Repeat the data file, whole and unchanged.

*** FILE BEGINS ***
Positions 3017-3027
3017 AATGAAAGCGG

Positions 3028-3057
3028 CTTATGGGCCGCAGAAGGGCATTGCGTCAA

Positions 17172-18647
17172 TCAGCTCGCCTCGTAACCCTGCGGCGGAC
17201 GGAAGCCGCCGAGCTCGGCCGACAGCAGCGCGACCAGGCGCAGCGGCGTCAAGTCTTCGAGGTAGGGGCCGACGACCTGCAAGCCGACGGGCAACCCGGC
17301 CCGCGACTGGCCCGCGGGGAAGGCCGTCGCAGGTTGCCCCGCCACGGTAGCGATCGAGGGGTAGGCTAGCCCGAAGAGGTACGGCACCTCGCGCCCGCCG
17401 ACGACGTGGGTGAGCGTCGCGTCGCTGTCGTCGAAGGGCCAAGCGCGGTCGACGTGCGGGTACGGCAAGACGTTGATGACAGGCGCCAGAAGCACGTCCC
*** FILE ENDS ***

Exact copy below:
Positions 3017-3027
3017 AATGAAAGCGG

Positions 3028-3057
3028 CTTATGGGCCGCAGAAGGGCATTGCGTCAA

Positions 17172-18647
17172 TCAGCTCGCCTCGTAACCCTGCGGCGGAC
17201 GGAAGCCGCCGAGCTCGGCCGACAGCAGCGCGACCAGGCGCAGCGGCGTCAAGTCTTCGAGGTAGGGGCCGACGACCTGCAAGCCGACGGGCAACCCGGC
17301 CCGCGACTGGCCCGCGGGGAAGGCCGTCGCAGGTTGCCCCGCCACGGTAGCGATCGAGGGGTAGGCTAGCCCGAAGAGGTACGGCACCTCGCGCCCGCCG
17401 ACGACGTGGGTGAGCGTCGCGTCGCTGTCGTCGAAGGGCCAAGCGCGGTCGACGTGCGGGTACGGCAAGACGTTGATGACAGGCGCCAGAAGCACGTCCC